Olmert's Moral Turpitude

Like every proper boss, Olmert should have called Ramon to order, just as a CEO does when he is informed that one of his directors is suspected of a crime.

Lots of advice was given last week to the complainant against Kadima MK Haim Ramon. People tried to teach H. how she should have behaved in order to prevent the kiss, or to stop Ramon's intrusion into her mouth.

True, she should not have draped herself over his stomach. It would have been better had she embraced his shoulders, and if she couldn't reach his shoulders because of the height difference, she should have linked arms. It would have been better had she not suggested he accompany her abroad, and had she not given him her phone number.

But do those same respected women who complained that she did not make her disgust clear by slapping Ramon remember themselves at age 21? Were they really so heroic that they would have walloped a senior government minister in the Prime Minister's Bureau?

Many are blessed with clear hindsight with respect to Ramon. He should have apologized right at the outset and spared himself the trial, he should have refrained from defaming the complainant and bringing additional evidence that she had flirted with him. But few have thought to give Ramon's best friends this treatment, Prime Minister Ehud Olmert in particular.

As a public figure, Ramon should have been judged in the public arena, not in the legal arena. Blighting him as a sex offender cheapens the concept. If Ramon is a sex offender, what will happen if President Moshe Katsav is also found guilty as a sex offender? Where is the proportionality? The punishment will be different, but the label is the same label, and the destruction is the same destruction.

Setting social norms is not the role of the court, but rather a byproduct of clarifying criminal charges against an individual. Had there been a disciplinary court, it would have found Ramon guilty of unseemly conduct, a message that is far more accurate and more reasonable than the one sent by the court. It would have been difficult to attack such a ruling.

There is no doubt that Ramon's conduct did not befit his status as justice minister and a government member who helps determine, among other things, whether to go to war. However, it is easy to cast aspersions on the judges' verdict and thus sabotage recent years' progress in making sexual harassment taboo. The Israel Defense Forces has internalized it: H.'s commanders and colleagues supported her, and even convinced her to file a complaint.

From the moment the complaint was filed, the person who above all should have served as an example and thus set the public line in this wretched affair was Ramon's boss, along with his colleagues, the government ministers and Knesset members who so love the mischievous charmer. But from most of them we did not hear a word of criticism, certainly not from his party. At most they paid lip service and remarked on his hastiness. But an indecent act? Our Haimkeh?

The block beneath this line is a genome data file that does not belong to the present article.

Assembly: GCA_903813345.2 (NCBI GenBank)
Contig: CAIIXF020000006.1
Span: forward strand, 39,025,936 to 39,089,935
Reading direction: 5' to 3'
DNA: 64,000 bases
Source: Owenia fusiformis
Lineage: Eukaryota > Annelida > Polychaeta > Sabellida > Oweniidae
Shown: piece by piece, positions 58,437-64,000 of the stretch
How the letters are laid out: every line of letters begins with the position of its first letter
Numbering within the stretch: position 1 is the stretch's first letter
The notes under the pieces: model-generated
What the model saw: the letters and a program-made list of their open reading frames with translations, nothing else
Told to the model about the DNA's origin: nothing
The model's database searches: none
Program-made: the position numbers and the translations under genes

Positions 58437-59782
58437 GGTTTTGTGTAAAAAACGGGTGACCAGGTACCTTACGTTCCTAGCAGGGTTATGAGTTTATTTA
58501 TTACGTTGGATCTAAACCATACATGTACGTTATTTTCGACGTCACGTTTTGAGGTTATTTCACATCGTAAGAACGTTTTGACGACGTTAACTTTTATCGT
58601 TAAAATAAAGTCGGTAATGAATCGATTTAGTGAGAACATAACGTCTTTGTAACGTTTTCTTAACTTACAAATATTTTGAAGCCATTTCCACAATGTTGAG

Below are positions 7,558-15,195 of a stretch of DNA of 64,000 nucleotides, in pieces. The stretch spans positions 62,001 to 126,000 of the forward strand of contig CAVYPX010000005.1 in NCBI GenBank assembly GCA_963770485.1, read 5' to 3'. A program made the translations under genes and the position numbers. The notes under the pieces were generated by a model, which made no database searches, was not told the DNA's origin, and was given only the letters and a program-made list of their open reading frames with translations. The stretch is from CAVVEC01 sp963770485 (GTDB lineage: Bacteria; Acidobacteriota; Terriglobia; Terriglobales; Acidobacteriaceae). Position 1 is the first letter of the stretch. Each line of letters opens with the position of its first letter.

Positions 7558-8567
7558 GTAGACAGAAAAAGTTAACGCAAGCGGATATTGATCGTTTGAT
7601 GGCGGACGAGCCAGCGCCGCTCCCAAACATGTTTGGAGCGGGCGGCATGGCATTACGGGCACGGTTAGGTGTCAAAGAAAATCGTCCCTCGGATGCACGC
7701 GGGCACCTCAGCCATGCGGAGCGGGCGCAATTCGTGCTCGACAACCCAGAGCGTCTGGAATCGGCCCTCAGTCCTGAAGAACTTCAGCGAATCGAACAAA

Olmert was not only Ramon's boss, but also H.'s. She worked in his office in Tel Aviv. Like every proper boss, he should have called Ramon to order, just as a CEO does when he is informed that one of his directors is suspected of a crime.

At the very least, he should have publicly reprimanded Ramon, if not fired him. But Olmert not only kept silent; on the day the verdict was handed down, he phoned his friend and commiserated with him.

Never mind support for the bad in private. But to publish a statement about it and to go so far as to say, "The prime minister expressed profound sadness at the conviction of his friend Haim Ramon?" Why isn't Olmert profoundly sad about his friend's crude conduct? Why isn't he sad about the anguish he and Ramon caused his employee?

It was also reported that the prime minister was astonished by the judges' decision. Why was he astonished? The message he is sending to the public is that the judges' decision is not worthy.

Though it is a bit hard to see the Olmert who is harried by police investigations as a moral compass, he would have won credit in the eyes of many had he publicly come out against Ramon. Presumably, dissociation from the acts of the establishment's darling would also have dictated the media's line.

The fact that Olmert and his colleagues do not understand the gravity of Ramon's deeds testifies to the extent that the road to instilling a code of ethical conduct toward women in Israeli society will be long and hard.